- A ‘QB Hit’ is not a sack.
- A ‘Pass Protection Failure’ doesn’t have to fall under one of the three categories, while rare, it has happened.
- Screen and play action passes were not charted.
On to Arizona
The Arizona Cardinals are widely regarded as the best team in the NFL right now. A ferocious defense, led by Patrick Peterson and Calais Campbell, coupled with MVP candidate Carson Palmer and a three-headed attack at receiver, have Arizona at 13-3 and the #2 seed in the NFC. The offensive line, lead by Mike Iupati, have led the charge in a Bruce Arians offense that has resurged Chris Johnson’s career and created two 1000 yard receivers in Larry Fitzgerald and John Brown. Here is the SRVPR data for the Arizona Cardinals in 2015:
After watching eight games, the Cardinals offensive line is not stupendous but one that gets the job done and opens the door for continued offensive success. It’s evident that Palmer carries this entire offense, including the line, by his ability to get the ball out quick and accurately. Yet when given time, which he received on 67.5% of his 320 charted drop backs, he is able to torch defenses with his deadly long ball. The unit’s obvious weak link is right tackle Bobby Massie. He was punished off the edge by feared pass rushers Michael Bennett, Chris Long, and Cameron Heyward. Fortunately for the Cardinals, they spent their 2015 first round pick on right tackle DJ Humphries, who looks to begin his starting gig beginning in 2016. Fortunately for Massie, he has four other linemen to hide his weaknesses. Veteran center Lyle Sendlein tied the group together with his consistency and if I had to make an educated guess on who had the least individual failures in pass protection, it would be Sendlein. The guards, both first round picks in Iupati and Jonathan Cooper, brought the hammer for the line, adding needed physicality and assistance to the often isolated tackles. Cooper in particular had multiple “wow” plays in which his functional strength and aggressiveness created more time for Palmer and helped out his fellow lineman. Left tackle Jared Veldheer was at times pretty abysmal most notably against all-pro Robert Quinn but overall was able to provide an adequate performance that didn’t often bleed into the unit’s performance.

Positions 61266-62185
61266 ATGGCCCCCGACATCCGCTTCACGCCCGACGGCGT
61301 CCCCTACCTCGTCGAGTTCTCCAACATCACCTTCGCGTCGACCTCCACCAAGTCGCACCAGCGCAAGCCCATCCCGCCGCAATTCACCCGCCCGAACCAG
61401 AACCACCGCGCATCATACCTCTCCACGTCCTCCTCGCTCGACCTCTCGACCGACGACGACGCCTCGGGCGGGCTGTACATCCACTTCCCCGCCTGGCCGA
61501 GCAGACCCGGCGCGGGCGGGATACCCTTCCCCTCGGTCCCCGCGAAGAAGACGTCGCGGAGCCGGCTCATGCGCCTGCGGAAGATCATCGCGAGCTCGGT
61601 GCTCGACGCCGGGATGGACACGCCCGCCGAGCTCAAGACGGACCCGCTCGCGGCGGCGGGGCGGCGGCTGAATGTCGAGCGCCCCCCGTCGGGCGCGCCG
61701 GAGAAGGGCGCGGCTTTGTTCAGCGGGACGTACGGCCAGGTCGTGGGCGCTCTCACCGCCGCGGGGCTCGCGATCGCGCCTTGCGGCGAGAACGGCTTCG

Since they were the first team I charted, the Cardinals have no baseline to judge where their SRVPR scores place them among the other lines in the NFL. However, I am fairly confident they will be above midline and adequately placed in the upper tier of NFL offensive lines. Carson Palmer alleviated this line because of his ability to find the open man quick and keep the offense running yet their combination of technique, aggressiveness and chemistry created a unit that is able to allow their elite quarterback to foster an MVP campaign and an offense that is on par with the best in the league and one that is entirely capable of winning a Super Bowl. Four of the current five starters are returning and there is nothing that points to Sendlein not resigning, couple that with the assumed replacement of Massie and we are looking at an even better line in 2016.